At a loss, the GP referred me to the mother and baby unit at St John of God. We all moved in there, our family of three. My poor husband – the bewildered look on his face every morning as he went off to the city in his suit. How had it come to be that his perfectly formed, materially blessed family was living in a psychiatric hospital?

To be honest, that hospital stay didn’t really help me (though I know it helps hundreds of others).  It wasn’t real life. They kept us busy all day with group sessions and regimented activities and it felt to me a bit like a cross between going back to work and a holiday camp. I met this challenge head on. I know all about schedules and meetings. Right back in my comfort zone! Top of the class! The doctors and nurses didn’t really know why I was there. In any case, I left after 3 weeks. My brother (in New Zealand) was getting married and I was his “best man”! I rose to that occasion, gave a witty speech and everyone cooed over the baby.

Us three flew back home again. Hubby went back to work. I was alone again. Nothing had changed back at home except I was more exhausted than ever. I finally crashed. Crushing anxiety and depression. Worse than before. I begged the hospital to take me back but (fortunately, in the end,) all beds were full. No room at the inn.

A doctor and nurse from the local hospital Mental Health Unit visited me at home. The medication gave me immediate relief after months of anxiety and I tolerated the anti-depressants well. The nurse was kind and phoned me every day at home. Family flew in. When they left, I hired part-time help to give me a few hours break a couple of days a week. I connected with a great psychiatrist who would support me over the longer term. My recovery began. I could finally exhale.

When Jade was 8 months old, I went back to my old job in the city three days a week. She was on the bottle by now and was sleeping better. I was better. I loved the three days at work and the four days I had with her at home.  I felt balanced, happy and blessed.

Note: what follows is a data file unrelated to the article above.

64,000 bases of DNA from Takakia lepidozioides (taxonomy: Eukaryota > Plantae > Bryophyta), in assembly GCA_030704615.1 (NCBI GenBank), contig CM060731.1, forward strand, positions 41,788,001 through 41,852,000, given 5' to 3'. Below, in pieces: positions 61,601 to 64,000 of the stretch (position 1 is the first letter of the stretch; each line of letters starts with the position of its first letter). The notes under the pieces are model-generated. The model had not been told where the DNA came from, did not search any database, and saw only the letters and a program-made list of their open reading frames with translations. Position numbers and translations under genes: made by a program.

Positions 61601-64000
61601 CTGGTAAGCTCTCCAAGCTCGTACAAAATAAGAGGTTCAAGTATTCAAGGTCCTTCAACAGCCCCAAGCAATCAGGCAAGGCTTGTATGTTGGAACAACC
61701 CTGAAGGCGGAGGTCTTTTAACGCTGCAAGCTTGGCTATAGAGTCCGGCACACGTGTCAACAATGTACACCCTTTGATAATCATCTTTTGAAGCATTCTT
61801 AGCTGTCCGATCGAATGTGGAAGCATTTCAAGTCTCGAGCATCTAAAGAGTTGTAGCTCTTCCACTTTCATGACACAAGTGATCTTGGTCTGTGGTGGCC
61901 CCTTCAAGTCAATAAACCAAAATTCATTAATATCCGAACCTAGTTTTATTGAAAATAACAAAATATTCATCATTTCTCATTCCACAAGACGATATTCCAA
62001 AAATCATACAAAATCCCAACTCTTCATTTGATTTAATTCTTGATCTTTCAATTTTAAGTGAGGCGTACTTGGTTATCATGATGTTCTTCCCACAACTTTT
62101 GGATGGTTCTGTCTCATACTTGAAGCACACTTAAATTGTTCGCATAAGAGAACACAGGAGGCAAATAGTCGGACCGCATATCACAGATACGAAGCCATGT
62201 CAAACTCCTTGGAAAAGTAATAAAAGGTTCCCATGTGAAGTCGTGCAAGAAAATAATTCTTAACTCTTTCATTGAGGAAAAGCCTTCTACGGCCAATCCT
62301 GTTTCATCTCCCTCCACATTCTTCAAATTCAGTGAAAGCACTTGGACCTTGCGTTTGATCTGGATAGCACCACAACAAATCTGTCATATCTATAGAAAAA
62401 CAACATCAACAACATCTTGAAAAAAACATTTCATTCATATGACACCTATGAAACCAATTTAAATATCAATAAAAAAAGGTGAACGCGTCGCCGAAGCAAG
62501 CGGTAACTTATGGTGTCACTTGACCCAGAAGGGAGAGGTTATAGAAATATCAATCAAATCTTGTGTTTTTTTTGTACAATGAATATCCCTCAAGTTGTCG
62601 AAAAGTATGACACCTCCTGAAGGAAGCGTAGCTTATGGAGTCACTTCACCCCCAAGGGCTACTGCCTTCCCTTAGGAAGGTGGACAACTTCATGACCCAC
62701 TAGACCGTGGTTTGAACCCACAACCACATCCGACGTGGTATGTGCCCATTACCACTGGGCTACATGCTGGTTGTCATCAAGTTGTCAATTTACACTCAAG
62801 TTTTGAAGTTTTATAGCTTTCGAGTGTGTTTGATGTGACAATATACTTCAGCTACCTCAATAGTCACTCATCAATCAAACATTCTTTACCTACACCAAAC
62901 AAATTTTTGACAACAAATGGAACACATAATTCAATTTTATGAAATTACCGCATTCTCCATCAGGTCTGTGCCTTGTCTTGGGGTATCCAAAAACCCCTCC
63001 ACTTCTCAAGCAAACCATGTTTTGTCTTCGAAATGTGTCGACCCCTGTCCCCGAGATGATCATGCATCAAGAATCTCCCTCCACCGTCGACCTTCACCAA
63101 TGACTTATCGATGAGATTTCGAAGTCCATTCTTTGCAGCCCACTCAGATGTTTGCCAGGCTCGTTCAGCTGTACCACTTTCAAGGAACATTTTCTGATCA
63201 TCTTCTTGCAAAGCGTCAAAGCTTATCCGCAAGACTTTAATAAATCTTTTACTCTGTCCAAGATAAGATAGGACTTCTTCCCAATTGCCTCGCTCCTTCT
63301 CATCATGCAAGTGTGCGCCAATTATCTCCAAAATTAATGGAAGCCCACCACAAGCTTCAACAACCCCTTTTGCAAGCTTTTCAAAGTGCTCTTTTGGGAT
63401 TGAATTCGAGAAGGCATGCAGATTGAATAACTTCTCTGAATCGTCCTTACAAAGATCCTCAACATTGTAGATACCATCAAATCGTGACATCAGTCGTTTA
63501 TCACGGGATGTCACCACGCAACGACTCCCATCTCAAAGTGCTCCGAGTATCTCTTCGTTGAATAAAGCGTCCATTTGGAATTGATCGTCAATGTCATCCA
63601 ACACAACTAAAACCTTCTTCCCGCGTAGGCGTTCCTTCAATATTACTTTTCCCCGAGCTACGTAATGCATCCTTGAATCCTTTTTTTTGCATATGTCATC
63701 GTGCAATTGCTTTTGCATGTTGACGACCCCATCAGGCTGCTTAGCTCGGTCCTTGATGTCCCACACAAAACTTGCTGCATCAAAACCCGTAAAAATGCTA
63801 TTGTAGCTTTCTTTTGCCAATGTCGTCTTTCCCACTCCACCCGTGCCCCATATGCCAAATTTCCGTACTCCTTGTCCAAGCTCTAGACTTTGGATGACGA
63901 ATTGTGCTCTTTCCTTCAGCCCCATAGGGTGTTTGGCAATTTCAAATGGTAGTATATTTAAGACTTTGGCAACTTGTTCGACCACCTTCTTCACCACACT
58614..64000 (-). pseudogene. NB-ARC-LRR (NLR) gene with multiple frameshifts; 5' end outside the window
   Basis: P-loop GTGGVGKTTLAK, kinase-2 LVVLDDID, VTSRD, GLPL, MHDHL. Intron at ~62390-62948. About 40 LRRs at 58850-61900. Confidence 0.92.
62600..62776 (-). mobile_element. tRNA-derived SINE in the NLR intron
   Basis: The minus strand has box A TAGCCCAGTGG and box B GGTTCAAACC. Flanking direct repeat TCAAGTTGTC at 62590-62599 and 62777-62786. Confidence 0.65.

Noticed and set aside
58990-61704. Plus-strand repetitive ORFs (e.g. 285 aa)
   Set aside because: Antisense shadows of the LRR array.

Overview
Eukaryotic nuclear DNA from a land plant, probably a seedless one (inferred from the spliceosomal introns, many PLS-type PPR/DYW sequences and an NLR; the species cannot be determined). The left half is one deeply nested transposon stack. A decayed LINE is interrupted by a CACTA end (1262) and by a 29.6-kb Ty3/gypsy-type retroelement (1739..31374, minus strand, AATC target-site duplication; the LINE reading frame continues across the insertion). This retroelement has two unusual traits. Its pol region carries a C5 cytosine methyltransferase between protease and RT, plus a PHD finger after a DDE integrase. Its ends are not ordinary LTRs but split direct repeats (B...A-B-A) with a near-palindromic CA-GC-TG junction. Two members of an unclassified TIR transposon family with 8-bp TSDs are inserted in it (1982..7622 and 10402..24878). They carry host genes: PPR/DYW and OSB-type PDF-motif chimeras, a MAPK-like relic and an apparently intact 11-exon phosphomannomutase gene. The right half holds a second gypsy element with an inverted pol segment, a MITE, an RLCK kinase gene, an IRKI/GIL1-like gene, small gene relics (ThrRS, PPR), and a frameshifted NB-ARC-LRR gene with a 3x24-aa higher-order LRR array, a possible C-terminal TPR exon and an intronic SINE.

I had Daniel 25 months after Jade. Gee, did I do it all differently this time! I went back on my medication to prevent a relapse. I rostered overseas family to visit for the first 4-6 weeks. I persevered for less time with breastfeeding to share the load better and sleep more. I worried less about the 4 hourly schedule! I prioritised social outings. And I was busy and stimulated with my beautiful two year old toddler. I was lucky. I got through relatively unscathed the second time round. I had learnt from experience what I needed. And I didn’t need to do this alone. Help is out there.

I will never be glad I had this illness – but it has made me a more compassionate person. I realise life is beautiful, but fragile. When I eventually decided to leave the corporate world and retrain in psychology, I was always going to use my training to help other mums. If I’d have known then what I know about human flourishing, perhaps my experience would have been different. My coaching practice for mothers has been operating for 5 years now. It’s my joy and privilege to help mums maintain their psychological wellbeing, learn the skills of resilience, enjoy motherhood and live their best happy lives.

Do you or does someone you care about need help?